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Disney has edge over Comcast in bidding war for Fox, analysts say

Contributed by
Jul 3, 2018

Several prominent media analysts have weighed in on the bidding war between Disney and Comcast over Fox. And the prognosis? Disney appears to have the advantage, according to a report from Deadline.

Media analysts say that Disney’s $71.3 billion bid to acquire Fox is not only substantially larger than Comcast’s, but it also offers tax advantages for the family of Fox executive chairman Rupert Murdoch—and potentially for the other shareholders. Analysts also contend that any counteroffer from Comcast would need to be significantly more than its previous bid of $65 billion. (Comcast is the parent company of NBC Universal, which owns SYFY WIRE.)

“[T]he strategic rationale just doesn’t appear to be there for Comcast to chase,” wrote Cowen and Co. media analyst Doug Creutz. “Management cited geographic diversification as an important reason for the bid. However, if Comcast shareholders desire that type of diversification, they are completely free to go rebalance their portfolio in the open market without paying a big M&A premium.”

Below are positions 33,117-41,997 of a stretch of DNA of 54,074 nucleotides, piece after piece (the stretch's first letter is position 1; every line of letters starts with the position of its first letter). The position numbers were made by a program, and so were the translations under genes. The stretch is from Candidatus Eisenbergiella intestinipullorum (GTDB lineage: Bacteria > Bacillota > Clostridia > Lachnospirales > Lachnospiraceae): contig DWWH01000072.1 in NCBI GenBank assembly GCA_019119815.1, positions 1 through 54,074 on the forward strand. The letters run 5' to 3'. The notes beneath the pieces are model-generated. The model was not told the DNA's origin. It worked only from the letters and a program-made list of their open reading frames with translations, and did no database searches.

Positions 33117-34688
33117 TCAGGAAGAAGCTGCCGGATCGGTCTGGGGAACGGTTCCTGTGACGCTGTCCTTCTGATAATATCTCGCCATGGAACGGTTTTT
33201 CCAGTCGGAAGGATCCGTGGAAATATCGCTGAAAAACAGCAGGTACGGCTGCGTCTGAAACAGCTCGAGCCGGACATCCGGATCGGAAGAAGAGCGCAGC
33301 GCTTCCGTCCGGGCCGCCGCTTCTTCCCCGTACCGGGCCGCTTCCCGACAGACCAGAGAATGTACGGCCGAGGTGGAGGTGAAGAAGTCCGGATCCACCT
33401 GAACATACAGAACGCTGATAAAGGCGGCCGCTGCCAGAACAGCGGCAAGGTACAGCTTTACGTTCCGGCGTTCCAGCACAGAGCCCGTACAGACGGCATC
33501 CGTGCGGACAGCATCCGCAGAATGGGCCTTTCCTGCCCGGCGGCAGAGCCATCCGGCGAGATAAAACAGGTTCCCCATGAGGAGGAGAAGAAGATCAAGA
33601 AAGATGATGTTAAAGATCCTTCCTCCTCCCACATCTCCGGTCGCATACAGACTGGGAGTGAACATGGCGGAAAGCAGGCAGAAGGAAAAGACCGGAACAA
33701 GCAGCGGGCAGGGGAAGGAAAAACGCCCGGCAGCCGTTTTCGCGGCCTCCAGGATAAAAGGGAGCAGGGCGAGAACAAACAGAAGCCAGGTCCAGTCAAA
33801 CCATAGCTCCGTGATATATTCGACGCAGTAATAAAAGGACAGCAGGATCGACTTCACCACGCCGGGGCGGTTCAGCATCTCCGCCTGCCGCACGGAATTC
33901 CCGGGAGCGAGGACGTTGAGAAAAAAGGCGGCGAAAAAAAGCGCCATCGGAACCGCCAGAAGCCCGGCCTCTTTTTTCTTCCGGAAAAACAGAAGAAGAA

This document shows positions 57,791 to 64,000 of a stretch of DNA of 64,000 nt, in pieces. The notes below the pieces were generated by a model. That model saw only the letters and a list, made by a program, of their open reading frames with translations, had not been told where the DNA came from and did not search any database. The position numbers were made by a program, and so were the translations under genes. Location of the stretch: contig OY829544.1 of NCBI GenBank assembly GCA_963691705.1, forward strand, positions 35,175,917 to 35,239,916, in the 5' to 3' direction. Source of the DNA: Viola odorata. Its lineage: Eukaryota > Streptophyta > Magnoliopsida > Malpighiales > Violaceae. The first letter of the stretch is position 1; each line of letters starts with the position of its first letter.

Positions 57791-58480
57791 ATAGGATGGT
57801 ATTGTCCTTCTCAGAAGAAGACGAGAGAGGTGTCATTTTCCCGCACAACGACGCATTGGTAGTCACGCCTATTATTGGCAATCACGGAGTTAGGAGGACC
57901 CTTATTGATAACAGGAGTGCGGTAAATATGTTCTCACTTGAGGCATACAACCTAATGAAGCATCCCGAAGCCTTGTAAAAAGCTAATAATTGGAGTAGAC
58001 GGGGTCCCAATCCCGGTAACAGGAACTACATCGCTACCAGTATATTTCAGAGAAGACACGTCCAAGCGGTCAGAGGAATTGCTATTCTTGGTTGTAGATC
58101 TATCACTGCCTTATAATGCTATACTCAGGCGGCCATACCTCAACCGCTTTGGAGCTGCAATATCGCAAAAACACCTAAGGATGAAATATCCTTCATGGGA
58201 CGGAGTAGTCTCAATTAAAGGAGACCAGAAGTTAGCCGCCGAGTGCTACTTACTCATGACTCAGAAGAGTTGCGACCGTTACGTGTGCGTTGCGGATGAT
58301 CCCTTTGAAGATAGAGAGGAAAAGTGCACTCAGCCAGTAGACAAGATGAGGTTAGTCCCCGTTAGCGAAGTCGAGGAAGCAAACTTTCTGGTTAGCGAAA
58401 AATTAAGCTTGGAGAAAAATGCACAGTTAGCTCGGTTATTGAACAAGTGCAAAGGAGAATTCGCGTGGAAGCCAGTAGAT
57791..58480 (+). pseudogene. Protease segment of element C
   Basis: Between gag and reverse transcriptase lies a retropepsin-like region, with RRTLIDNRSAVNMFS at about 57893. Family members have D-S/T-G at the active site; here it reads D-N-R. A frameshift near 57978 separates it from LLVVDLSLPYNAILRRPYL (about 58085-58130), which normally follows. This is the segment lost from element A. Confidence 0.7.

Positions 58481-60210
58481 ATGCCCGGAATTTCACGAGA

Added Creutz: “Disney has a much better reason to escalate bidding than Comcast does.”

Needham & Co.’s Laura Martin notes that Disney has an easier path to winning shareholder approval. “Since we expect the Murdoch family to vote its 17% of shares in favor of the Disney bid, and a 51% simple majority is all that is needed to win, Disney only needs about 40% of non-Murdoch shareholders to win,” wrote Martin. “This compares with requiring about 50% of non-Murdoch shareholders for Comcast to win.”

Macquarie’s Amy Yong reasserted her neutral rating on Comcast’s stock in a research note released Tuesday morning, pointing out that some investors have become wary of Comcast’s debt levels should it push harder toward doing more M&A deals. “M&A/leverage trump near-term earnings,” Yong wrote.

However, not all analysts are on Team Disney. BTIG media analyst Rich Greenfield wrote: “If we were in Comcast’s shoes, we would literally push Disney to their breaking point to see if we could make them blink and give up.”

We'll keep you posted as more information about this bidding war becomes available.

(Via Deadline)